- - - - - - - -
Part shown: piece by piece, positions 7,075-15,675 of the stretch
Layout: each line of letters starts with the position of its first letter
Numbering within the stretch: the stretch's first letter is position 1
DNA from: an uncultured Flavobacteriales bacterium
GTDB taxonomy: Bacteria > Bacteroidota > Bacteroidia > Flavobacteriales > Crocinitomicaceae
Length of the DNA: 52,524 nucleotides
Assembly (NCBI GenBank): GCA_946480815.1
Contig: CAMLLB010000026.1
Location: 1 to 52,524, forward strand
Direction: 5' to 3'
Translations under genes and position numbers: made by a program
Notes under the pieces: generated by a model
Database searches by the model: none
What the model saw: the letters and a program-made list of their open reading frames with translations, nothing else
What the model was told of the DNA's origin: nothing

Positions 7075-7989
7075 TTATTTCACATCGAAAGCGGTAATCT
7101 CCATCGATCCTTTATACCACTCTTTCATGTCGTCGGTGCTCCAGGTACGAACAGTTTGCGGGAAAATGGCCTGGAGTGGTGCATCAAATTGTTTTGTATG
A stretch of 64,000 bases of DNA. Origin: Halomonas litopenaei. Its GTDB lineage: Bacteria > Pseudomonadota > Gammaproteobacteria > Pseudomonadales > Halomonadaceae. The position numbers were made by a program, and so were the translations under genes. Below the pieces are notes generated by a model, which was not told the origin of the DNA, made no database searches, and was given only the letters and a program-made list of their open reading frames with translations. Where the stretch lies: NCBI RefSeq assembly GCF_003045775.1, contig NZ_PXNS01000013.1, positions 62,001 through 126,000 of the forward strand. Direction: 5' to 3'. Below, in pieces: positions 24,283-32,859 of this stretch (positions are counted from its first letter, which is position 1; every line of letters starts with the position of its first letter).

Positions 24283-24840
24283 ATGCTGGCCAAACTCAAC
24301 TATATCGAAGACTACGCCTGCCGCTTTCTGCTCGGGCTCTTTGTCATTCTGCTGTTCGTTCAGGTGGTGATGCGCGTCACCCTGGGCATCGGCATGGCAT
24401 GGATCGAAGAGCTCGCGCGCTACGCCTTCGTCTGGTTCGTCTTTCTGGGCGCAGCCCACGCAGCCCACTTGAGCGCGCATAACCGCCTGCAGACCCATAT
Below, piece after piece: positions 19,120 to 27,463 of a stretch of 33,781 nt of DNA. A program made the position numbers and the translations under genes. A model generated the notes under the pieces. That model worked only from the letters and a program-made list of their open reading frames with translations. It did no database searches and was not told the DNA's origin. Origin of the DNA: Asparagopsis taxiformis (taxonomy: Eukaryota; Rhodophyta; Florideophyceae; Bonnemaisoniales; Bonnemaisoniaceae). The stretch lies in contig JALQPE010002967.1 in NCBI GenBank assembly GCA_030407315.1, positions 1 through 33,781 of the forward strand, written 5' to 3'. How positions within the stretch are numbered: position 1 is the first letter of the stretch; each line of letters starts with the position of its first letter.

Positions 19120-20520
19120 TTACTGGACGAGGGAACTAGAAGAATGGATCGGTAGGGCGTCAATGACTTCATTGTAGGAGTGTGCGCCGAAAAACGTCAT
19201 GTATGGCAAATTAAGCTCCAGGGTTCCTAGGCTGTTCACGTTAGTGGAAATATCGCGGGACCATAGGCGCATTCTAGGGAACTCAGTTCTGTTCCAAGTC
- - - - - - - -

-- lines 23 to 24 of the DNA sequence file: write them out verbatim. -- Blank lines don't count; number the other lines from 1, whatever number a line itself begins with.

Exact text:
24401 GGATCGAAGAGCTCGCGCGCTACGCCTTCGTCTGGTTCGTCTTTCTGGGCGCAGCCCACGCAGCCCACTTGAGCGCGCATAACCGCCTGCAGACCCATAT
Below, piece after piece: positions 19,120 to 27,463 of a stretch of 33,781 nt of DNA. A program made the position numbers and the translations under genes. A model generated the notes under the pieces. That model worked only from the letters and a program-made list of their open reading frames with translations. It did no database searches and was not told the DNA's origin. Origin of the DNA: Asparagopsis taxiformis (taxonomy: Eukaryota; Rhodophyta; Florideophyceae; Bonnemaisoniales; Bonnemaisoniaceae). The stretch lies in contig JALQPE010002967.1 in NCBI GenBank assembly GCA_030407315.1, positions 1 through 33,781 of the forward strand, written 5' to 3'. How positions within the stretch are numbered: position 1 is the first letter of the stretch; each line of letters starts with the position of its first letter.